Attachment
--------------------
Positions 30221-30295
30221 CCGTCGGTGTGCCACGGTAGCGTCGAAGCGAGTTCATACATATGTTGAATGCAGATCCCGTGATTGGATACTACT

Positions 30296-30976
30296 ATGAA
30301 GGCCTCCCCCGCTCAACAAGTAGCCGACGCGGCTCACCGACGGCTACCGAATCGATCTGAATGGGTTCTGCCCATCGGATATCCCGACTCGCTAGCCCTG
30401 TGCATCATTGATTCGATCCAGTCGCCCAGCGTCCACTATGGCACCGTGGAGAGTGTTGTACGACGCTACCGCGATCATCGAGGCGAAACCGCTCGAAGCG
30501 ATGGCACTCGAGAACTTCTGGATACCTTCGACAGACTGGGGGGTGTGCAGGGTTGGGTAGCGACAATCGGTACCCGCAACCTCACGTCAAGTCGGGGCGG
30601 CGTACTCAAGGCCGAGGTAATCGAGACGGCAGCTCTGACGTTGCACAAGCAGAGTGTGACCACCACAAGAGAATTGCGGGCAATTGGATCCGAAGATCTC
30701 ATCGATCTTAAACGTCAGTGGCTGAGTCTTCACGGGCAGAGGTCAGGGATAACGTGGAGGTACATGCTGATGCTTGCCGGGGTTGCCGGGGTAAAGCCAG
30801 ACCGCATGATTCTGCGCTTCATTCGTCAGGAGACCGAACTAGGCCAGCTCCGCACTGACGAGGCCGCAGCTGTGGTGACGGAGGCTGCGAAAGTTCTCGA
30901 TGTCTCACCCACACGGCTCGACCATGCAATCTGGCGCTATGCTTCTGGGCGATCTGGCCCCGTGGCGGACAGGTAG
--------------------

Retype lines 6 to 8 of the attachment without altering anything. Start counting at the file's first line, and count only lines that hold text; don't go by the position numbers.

30401 TGCATCATTGATTCGATCCAGTCGCCCAGCGTCCACTATGGCACCGTGGAGAGTGTTGTACGACGCTACCGCGATCATCGAGGCGAAACCGCTCGAAGCG
30501 ATGGCACTCGAGAACTTCTGGATACCTTCGACAGACTGGGGGGTGTGCAGGGTTGGGTAGCGACAATCGGTACCCGCAACCTCACGTCAAGTCGGGGCGG
30601 CGTACTCAAGGCCGAGGTAATCGAGACGGCAGCTCTGACGTTGCACAAGCAGAGTGTGACCACCACAAGAGAATTGCGGGCAATTGGATCCGAAGATCTC